Watch: White Sox groundskeeper wrongfully imprisoned for 23 years receives World Series watch
Chicago White Sox groundskeeper Nevest Coleman on Wednesday was presented with a watch commemorating the team’s 2005 World Series victory. The reason why it took Coleman so long to receive the keepsake is what makes his story so compelling, and for over two decades, tragic.
Coleman was wrongfully imprisoned for 23 years after being convicted of raping and murdering of a 20-year-old woman in 1994. Coleman and an alleged accomplice proclaimed their innocence — arguing in part that their confessions were coerced by detectives — while serving life sentences.
In 2017, new DNA evidence surfaced linking the crime to a serial rapist. A retrial was ordered last November and prosecutors ultimately elected to drop all charges. Both men were released from prison on Nov. 20, 2017.
Coleman, along with family members, were at Guaranteed Rate Field on Wednesday afternoon for a ceremony before the night’s game against the New York Yankees. At it, White Sox owner Jerry Reinsdorf presented Coleman with the World Series watch, which all grounds crew members received to commemorate the championship.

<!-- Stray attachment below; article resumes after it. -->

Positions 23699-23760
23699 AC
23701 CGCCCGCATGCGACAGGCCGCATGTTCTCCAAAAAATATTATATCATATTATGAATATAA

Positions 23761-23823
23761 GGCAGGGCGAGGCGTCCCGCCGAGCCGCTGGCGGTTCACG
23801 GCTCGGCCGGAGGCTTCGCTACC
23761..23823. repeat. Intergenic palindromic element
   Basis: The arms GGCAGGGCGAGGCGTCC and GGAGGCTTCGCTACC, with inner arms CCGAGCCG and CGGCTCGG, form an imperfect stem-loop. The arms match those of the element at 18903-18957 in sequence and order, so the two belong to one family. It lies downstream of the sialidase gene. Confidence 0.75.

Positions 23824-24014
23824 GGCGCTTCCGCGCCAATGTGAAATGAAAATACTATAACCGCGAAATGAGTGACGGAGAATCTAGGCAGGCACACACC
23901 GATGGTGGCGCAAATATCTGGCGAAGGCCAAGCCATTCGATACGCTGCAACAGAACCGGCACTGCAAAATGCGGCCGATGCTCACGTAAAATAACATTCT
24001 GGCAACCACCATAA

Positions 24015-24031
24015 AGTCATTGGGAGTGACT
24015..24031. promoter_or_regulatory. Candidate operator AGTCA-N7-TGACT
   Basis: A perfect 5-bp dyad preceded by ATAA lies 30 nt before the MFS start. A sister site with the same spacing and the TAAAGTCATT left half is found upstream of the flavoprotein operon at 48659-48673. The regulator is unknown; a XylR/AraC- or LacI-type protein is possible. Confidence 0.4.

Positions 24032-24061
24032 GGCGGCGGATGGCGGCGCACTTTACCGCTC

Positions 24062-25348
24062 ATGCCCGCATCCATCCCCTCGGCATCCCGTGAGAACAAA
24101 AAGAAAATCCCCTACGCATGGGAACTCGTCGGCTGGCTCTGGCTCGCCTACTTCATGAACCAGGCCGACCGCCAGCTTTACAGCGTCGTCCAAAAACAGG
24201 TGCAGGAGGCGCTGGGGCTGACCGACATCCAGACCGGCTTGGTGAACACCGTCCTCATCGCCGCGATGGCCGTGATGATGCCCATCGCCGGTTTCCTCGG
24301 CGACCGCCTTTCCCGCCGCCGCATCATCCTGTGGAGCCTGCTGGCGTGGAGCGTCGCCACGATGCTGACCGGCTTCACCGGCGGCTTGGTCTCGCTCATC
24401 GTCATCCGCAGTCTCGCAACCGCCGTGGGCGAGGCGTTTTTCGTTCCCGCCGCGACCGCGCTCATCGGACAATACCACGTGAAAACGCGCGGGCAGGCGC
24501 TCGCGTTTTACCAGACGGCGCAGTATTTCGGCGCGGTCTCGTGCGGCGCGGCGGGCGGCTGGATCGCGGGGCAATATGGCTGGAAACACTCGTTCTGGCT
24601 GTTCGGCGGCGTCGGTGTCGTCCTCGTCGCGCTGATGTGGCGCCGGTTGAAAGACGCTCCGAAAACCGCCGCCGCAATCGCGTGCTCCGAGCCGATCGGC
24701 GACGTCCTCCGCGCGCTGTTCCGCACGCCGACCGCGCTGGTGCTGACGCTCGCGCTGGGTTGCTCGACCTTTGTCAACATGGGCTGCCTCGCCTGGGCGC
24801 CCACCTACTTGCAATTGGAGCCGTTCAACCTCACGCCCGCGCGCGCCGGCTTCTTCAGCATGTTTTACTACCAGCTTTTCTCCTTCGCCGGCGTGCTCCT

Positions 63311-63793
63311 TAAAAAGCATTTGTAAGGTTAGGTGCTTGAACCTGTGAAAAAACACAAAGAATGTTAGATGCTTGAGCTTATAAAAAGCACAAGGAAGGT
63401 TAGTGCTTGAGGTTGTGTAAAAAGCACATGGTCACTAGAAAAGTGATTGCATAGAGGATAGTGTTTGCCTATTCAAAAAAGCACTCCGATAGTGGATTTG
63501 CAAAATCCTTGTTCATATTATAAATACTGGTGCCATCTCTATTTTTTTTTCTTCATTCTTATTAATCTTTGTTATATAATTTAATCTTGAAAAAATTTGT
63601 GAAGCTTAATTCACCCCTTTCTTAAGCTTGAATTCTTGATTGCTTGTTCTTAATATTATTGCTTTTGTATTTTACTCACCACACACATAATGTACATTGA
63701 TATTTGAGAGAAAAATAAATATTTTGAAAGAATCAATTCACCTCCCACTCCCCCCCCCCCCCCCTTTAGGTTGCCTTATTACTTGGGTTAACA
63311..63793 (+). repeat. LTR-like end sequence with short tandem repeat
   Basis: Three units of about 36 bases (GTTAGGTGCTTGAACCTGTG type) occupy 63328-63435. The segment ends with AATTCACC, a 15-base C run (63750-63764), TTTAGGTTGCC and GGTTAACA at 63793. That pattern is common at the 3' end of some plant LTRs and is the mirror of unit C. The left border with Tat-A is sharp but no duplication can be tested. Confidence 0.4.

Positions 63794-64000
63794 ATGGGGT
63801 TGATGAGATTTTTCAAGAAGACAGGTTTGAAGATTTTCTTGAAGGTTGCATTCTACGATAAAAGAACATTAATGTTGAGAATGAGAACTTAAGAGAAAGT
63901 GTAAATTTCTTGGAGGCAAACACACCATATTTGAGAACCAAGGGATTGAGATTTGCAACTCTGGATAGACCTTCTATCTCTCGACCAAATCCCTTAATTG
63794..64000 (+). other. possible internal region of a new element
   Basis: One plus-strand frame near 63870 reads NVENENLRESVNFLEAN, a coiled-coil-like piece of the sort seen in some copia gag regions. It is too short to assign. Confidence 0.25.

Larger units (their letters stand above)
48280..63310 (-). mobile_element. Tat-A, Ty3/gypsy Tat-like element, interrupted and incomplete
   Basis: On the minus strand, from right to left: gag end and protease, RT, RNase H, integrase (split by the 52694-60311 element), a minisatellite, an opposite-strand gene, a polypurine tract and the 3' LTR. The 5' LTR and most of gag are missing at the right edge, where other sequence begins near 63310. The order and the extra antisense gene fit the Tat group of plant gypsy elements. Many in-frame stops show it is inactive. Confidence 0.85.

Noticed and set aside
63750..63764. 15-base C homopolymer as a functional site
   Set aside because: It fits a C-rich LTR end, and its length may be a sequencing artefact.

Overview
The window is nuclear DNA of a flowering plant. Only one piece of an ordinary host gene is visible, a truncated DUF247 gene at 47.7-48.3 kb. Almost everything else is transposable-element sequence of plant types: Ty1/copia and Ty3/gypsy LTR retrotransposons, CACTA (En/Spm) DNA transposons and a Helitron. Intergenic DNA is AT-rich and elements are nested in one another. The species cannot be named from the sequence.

In 2005, all White Sox grounds crew received watches for the World Series win.
Today, Jerry Reinsdorf presented Nevest Coleman, who would have been a member of the ground crew that year, with a watch. pic.twitter.com/OAC8kJP6R9
— Chicago White Sox (@whitesox) August 8, 2018
“You should have been with us in 2005 when we won the World Series, but you were someplace else,” Reinsdorf said during the ceremony, via ABC7. “Had you been here, there’s something that you would have gotten as a member of the grounds crew, so I want to give you that something right now. I don’t want you to be cheated. That’s something you should have had, so now you have it.”
And one of the most inspiring aspects of Coleman’s story of redemption up to and including Wednesday’s ceremony? Coleman returned to his job as a groundskeeper for the White Sox organization upon his exoneration.
(to read more about Coleman’s wrongful imprisonment and ultimate exoneration, read his story on the Innocence Project)